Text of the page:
To put CAFOs in perspective, consider that in 1967 there were a million pig farms in the U.S.; in 2002 there were only 114,000, and 57 percent of the nation's swine herd is now produced by four companies. A typical large pig CAFO houses around 2,000 sows. (Iowa, North Carolina, Minnesota, Illinois and Indiana are the major hog-producing states; no farming operation in Massachusetts has over 1,000 hogs, and only four have 500 or more.)
On these very large farms, conditions are ripe for the breeding and transmission of flu viruses, according to Gregory Gray, an M.D. who is director of the Center for Emerging Infectious Diseases at the University of Iowa College of Public Health. "When respiratory viruses get into these confinement facilities, they have continual opportunity to replicate, mutate, reassort, and recombine into novel strains," Gray was quoted as saying in an article published in September in Environmental Health Perspectives. Then, he adds, CAFO workers can pass the virus on to people outside the farms.
The evidence? Three years ago, University of Iowa researchers checked samples of blood from pig farmers, veterinarians and meat processors, comparing them with samples taken from university students and staff. Of the farmers, 17 to 20 percent showed evidence of having been infected with flu, as did 11 to 19 percent of the veterinarians. None of the university students or staff and none of the meat processors did.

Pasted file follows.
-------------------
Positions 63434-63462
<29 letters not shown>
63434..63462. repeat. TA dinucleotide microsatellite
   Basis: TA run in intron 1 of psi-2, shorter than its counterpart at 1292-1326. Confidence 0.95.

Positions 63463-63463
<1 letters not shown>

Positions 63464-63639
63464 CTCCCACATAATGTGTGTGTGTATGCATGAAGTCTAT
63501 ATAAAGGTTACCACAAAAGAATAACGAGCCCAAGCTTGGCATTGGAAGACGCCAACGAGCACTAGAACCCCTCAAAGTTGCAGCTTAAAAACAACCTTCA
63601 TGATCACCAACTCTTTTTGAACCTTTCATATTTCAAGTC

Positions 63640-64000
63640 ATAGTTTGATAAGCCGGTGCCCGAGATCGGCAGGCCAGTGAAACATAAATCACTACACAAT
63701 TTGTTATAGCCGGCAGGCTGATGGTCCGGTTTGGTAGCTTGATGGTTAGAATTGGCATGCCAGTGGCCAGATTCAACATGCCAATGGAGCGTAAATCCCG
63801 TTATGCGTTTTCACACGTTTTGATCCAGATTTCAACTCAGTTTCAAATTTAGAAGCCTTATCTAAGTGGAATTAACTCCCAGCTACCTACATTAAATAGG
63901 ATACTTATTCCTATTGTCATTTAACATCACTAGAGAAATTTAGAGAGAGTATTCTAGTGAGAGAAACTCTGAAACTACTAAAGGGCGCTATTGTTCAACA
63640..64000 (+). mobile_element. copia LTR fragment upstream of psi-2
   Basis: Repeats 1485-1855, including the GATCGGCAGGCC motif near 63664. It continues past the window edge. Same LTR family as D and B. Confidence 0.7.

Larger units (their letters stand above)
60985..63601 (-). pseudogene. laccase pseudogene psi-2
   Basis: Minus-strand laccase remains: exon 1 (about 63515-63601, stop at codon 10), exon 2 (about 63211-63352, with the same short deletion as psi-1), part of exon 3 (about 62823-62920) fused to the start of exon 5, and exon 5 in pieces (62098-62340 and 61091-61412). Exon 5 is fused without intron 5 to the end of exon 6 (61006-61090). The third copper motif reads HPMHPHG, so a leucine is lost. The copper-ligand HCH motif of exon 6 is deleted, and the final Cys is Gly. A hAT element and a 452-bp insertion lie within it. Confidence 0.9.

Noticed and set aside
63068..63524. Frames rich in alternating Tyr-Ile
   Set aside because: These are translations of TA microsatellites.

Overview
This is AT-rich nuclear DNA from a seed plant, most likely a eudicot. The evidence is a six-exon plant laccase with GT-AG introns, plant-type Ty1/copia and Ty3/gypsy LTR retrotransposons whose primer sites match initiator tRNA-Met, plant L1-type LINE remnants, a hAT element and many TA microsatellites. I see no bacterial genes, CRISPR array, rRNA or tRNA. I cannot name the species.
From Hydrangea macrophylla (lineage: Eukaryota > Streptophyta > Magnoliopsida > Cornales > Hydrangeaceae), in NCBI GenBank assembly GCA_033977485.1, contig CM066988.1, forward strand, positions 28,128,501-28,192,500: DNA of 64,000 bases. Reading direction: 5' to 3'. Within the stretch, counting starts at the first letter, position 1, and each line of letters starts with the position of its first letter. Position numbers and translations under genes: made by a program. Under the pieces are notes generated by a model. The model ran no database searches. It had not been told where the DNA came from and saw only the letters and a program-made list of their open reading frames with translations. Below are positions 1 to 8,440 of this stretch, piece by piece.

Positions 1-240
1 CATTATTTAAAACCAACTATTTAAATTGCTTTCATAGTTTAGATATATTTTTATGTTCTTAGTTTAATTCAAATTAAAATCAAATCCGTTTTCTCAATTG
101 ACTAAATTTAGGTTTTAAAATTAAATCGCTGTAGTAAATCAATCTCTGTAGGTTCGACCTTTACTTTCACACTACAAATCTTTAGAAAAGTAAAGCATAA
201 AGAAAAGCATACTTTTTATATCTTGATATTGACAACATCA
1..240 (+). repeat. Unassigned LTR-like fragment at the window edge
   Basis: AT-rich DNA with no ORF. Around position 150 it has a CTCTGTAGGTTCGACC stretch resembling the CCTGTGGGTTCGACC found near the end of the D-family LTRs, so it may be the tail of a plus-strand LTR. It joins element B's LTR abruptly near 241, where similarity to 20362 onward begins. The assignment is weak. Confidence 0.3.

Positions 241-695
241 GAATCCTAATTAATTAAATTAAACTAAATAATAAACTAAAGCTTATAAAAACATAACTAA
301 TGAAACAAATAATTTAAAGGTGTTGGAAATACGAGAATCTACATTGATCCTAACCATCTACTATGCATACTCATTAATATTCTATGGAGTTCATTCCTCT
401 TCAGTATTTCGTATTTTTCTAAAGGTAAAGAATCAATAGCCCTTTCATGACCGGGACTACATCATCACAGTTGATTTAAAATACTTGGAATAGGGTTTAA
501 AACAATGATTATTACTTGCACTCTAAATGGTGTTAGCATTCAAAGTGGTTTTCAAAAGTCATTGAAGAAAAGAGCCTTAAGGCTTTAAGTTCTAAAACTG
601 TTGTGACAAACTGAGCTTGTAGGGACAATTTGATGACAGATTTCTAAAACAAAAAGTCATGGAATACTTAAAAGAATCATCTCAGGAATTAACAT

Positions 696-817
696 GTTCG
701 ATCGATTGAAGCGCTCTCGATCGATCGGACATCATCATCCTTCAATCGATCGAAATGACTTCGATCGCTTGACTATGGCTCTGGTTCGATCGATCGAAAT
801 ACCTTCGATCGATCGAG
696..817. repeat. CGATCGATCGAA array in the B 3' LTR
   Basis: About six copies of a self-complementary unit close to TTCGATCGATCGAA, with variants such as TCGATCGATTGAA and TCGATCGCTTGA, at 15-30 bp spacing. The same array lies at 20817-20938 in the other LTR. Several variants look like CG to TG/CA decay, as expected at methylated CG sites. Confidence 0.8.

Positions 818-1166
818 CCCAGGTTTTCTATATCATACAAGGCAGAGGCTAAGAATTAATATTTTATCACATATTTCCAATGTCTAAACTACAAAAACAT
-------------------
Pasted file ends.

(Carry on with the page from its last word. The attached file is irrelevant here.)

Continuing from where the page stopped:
An earlier study by Gray found that CAFO workers in Iowa showed 50 times the rate of occurrence of elevated H1N1 (swine flu) antibodies as other state residents. An even more striking finding was that their spouses were also more likely to have the antibodies—25 times more likely—than other people. That strongly suggests that the virus can move from pigs to their caretakers to others outside the farms.
The new outbreak raises that concern to orange alert. "The thing we're concerned about is if this [novel H1N1] virus gets into pigs and then comes back out of pigs into people," Michael Osterholm, director of the Center for Infectious Disease Research and Policy at the University of Minnesota, told the Washington Post.
In April, Mexican officials claimed that an outbreak of flu in which a five-year-old girl died of H1N1 infection was caused by conditions at a large hog farm run by a subsidiary of Smithfield Foods. They could not back up the claim with hard scientific evidence. But data gathered by Gray and other specialists shows that links between swine farms and swine flu are worth investigation.